Definitely going to try to meet these two!
Definitely going to try to meet these two!
A little video on why we think evolution should be taught in schools:
Here is the link to me in full:
Last night I was generously invited to an NYU film class hosted by the brilliant Professor Richard Brown. He first briefed us on the history of silent film, taking us through to the transition into talkies and tappy dancies (not its technical term) up until the sound revolution that we know today. And all using the backdrop of a new flick by visionary French director Michel Hazanavicius : ‘The Artist”. M. Hazanavicius also wrote the piece, as an homage to the old Hollywood Golden Age and succeeded magnificently in recreating this mystical era of cinema. Set in the late 1920s, film making was tough. As silent movies, this beautiful art, began to vanish due to the introduction of sound, thanks to the Bell Laboratories and other technology advances, the world of film was changing rapidly. First, sound accompanied the piece, whereas before the theatres would play live music as the film rolled. Then soon after the audience first heard words uttered. Words from their icons. Their Hollywood legends. They could not resist it. And “talkies” appeared on the screen. However, this was a sad time for the old school silent troupe. Actors with awkward voices lost favour as the audience had grown to imagine and expect a certain tone and if they didn’t match it in reality? Well then they were out. The sets changed to accommodate the new wave of sound recording. People lost their jobs as this form of art evolved hurriedly forward to the next generation of cinema.
Hazanavicius wanted to retell that era. He wanted to shoot an authentic film. With his finely chosen cast, each offering a spot-on period look, the expressive face that is so necessary to silent film and the subtle references to a long dead past, he has nailed it perfectly. The first 10 minutes are rough. I had to really concentrate since my only tool was vision. However, soon enough I became lost, along with the audience, in this magnificent and triumphant work. What can I say about the music? Breathtaking. The cinematography? Stunning. The cast? Astounding. This is a cast who shoot film in sound. They talk to make themselves understood. And yet their actions, their pitch-perfect facial expressions are amazing. Hazanavicius, we are told, always kept to the theme and throughout shooting, the soundtrack is played to maintain an atmosphere. Hold them in character and help these modern actors adapt to the silent world.
Honestly I urge everyone to see it. It is absolutely a work of art and a gripping love story. The two leads Jean Dujardin and Bérénice Bejo steal the stage. Their faces are mesmerising and I believed every look. I will see this again and maybe again after that. And what perfect timing, I thought to myself, that this tribute to classic Hollywood has come one week before a very delightful Thanksgiving trip to Los Angeles. I think I use fate too much? But come on it seems likely right!?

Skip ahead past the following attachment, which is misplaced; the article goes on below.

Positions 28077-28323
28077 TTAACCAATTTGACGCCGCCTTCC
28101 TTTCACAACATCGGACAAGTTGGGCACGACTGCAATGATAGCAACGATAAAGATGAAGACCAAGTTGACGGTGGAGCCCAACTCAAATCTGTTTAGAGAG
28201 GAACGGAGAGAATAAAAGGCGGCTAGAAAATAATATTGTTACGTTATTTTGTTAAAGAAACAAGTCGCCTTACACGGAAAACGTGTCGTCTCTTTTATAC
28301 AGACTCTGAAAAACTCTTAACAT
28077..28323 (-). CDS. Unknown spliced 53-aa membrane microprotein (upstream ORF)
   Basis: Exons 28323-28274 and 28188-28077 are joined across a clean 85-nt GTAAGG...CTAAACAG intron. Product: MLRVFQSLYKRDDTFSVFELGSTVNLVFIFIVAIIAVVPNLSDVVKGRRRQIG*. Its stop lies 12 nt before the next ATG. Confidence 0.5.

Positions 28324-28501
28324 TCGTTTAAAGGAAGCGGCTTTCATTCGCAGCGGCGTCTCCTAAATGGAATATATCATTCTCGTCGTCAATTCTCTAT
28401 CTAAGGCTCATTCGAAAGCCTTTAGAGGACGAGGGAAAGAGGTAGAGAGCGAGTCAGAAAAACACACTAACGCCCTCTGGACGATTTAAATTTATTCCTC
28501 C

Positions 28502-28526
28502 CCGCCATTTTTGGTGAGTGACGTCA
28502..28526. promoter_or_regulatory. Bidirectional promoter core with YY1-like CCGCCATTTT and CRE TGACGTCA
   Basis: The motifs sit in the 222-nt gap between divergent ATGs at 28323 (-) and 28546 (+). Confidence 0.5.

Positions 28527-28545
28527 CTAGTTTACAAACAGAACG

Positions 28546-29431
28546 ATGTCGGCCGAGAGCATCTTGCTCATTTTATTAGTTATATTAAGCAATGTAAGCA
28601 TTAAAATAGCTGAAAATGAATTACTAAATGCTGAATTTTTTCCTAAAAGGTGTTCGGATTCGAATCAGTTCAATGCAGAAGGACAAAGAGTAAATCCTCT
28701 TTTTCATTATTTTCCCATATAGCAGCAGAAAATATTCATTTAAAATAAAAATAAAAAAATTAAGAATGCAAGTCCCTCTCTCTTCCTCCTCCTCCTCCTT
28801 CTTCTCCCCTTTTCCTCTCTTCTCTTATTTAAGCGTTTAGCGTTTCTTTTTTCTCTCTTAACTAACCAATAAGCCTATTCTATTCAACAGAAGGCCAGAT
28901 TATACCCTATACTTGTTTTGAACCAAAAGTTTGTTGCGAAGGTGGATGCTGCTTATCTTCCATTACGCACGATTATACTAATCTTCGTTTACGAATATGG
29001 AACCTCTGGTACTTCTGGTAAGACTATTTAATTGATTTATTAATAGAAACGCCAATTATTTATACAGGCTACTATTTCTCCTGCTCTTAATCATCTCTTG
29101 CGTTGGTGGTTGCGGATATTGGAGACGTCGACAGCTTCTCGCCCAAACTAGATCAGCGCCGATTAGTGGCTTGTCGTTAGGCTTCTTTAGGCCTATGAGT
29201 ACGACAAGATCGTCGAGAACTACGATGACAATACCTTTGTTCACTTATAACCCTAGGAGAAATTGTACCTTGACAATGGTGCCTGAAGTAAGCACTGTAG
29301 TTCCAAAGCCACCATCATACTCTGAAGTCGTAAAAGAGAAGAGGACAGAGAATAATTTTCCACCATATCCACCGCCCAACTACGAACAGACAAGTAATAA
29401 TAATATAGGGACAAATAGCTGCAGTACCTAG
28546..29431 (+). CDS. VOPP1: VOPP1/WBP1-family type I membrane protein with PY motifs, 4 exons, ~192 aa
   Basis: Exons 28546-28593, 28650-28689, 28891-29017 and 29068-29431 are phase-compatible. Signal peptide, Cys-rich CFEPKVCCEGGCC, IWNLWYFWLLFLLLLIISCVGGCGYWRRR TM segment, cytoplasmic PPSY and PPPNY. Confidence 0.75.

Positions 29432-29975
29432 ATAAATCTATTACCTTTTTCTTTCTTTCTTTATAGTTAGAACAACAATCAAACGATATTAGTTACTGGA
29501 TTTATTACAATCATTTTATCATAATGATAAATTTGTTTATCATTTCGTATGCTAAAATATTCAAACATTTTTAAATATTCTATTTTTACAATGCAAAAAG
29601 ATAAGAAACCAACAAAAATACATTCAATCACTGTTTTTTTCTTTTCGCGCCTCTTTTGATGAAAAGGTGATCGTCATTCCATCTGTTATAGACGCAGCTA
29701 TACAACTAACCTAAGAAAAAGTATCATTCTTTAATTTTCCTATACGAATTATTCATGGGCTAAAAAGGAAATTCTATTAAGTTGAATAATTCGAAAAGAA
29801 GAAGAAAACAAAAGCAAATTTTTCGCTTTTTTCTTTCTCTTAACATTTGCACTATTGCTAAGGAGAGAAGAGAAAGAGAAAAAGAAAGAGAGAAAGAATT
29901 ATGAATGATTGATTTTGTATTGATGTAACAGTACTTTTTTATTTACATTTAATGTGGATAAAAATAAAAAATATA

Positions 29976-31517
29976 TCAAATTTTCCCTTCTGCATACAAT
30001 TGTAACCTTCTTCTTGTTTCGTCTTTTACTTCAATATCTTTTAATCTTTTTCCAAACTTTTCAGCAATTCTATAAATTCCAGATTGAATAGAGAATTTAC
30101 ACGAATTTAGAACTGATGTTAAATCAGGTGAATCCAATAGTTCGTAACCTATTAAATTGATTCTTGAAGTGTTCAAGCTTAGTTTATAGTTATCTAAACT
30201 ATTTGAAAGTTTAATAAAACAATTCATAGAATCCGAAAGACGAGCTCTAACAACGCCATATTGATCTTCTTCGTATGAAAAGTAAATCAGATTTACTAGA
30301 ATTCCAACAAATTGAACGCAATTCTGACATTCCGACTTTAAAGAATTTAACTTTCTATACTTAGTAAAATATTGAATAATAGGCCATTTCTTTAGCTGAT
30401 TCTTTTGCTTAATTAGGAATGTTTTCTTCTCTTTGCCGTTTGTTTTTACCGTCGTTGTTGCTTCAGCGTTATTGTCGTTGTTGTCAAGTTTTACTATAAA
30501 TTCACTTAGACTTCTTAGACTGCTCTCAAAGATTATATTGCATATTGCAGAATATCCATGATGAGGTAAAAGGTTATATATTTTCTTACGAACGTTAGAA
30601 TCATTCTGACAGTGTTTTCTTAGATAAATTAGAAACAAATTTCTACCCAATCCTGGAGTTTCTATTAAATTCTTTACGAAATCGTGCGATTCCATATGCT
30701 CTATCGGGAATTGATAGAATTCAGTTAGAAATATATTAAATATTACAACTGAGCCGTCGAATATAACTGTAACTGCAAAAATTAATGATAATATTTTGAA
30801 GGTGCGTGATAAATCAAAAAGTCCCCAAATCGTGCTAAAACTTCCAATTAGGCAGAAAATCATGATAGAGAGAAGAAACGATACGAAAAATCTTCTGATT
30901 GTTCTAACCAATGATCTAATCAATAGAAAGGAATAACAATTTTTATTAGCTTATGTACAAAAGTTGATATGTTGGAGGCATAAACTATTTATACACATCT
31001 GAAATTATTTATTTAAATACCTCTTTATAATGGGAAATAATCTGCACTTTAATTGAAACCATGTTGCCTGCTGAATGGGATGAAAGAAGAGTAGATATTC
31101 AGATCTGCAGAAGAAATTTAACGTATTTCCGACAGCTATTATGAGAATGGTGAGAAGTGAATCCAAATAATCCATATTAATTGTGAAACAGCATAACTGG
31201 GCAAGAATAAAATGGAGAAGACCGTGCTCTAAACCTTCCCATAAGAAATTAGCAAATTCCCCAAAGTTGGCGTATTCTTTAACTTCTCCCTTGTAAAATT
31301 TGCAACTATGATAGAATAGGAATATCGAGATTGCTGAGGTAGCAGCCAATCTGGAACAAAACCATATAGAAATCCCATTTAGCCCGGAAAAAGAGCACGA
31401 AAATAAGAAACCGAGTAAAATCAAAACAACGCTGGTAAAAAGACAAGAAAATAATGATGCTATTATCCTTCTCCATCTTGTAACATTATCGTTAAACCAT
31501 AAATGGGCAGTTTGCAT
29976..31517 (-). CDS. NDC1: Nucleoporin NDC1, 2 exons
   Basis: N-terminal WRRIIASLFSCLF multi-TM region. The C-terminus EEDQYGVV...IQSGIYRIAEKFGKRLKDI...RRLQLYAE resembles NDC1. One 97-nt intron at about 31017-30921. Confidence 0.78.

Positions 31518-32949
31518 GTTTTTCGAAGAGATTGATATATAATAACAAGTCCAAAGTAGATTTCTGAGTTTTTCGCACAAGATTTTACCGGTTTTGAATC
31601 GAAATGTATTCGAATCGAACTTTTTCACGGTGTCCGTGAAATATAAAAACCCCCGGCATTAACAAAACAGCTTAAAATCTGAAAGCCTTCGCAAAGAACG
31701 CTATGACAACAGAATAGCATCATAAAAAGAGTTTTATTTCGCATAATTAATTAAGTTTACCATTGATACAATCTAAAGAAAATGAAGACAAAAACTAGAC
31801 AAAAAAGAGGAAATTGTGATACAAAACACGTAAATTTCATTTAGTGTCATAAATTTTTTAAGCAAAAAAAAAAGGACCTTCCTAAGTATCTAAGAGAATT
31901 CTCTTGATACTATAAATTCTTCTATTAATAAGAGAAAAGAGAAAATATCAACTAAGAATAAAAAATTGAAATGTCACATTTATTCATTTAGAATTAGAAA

As the sun sets on this Thursday (aka Thursday slump) the lights come on in the Chrysler Building. Hanging in the air are 4 helicopters. Far away downtown from my lab like dragonflies waiting.
2 days ago Zuccotti Park was evacuated. A private space not owned by the city the rules are different. There is no law against tents, sleeping bags and occupying the park indefinitely but the authorities have had enough and on Tuesday morning the police rolled over the occupation with no mercy. Zuccotti Park was emptied. Forcibly.
But they are not impressed. As you can well imagine and tonight as the city officials prepared for protest mayhem the tension in the air is palpable!
Memorial Sloan-Kettering Hospital released the following:
Occupy Wall Street demonstrators are planning on occupying multiple subway stops beginning at 3:00 p.m. throughout the five boroughs.
Below please find information from the group’s website, including a list of designated “hub” subway stations identified as designated protest sites, a plan for a large gathering in Union Square at 5PM and indication of plans to march NYC area bridges this evening.
- Fordham Rd
- 3rd Ave, 138th Street
- 163rd and Southern Blvd
- 161st and River – Yankee Stadium
- Broadway Junction
- Borough Hall
- 301 Grove Street
- St Jose Patron Church,185 Suydam St, Bushwick
- Jackson Heights/Roosevelt Ave.
- Jamaica Center/Parsons/Archer
- 92-10 Roosevelt Avenue, Jackson Heights
- 125th St. A,B,C,D
- Union Sq. (Mass student strike)
- 23rd St and 8th Ave
- Staten Island
- St. George, Staten Island Ferry Terminal
- 479 Port Richmond Avenue, Port Richmond
Take The Square – 5:00 p.m.
At 5 pm, tens of thousands of people will gather at Foley Square (just across from City Hall) and then march to the bridges.
Better go to the movies then!
Hello Dear Readers,
Today I speak to you from the almost comfy chair in my lab procrastinating about all the many things I need to complete. First off, I need to update my lab book. A dedication I value highly and definitely owe all to my mother, who has drilled into her girls a love of school work. From an early age, we were made aware of the importance of neat and tidy working. Schoolbooks were covered immediately with clear sticky plastic to avoid doggy ends ruining their look. Heaven forbid if a bubble formed, tarnishing the perfection that we strived to attain. Tears would probably ensue. Our stationary boxes were full of misplaced office supplies from our mother’s workplace. Brand new highlighters, pencils and pens with rubbery handles for comfort. Staplers, post it notes and pads and pads of lined paper so that we could feel free to be creative in the academic sphere. No thought for the poor trees. Our satchel would always be flat. No backpacks for us. We respected the need for ordered piles. No strewn uneven resting places. After all clear plastic can only do so much. One also needs to maintain a calm and equilibrated environment for the books.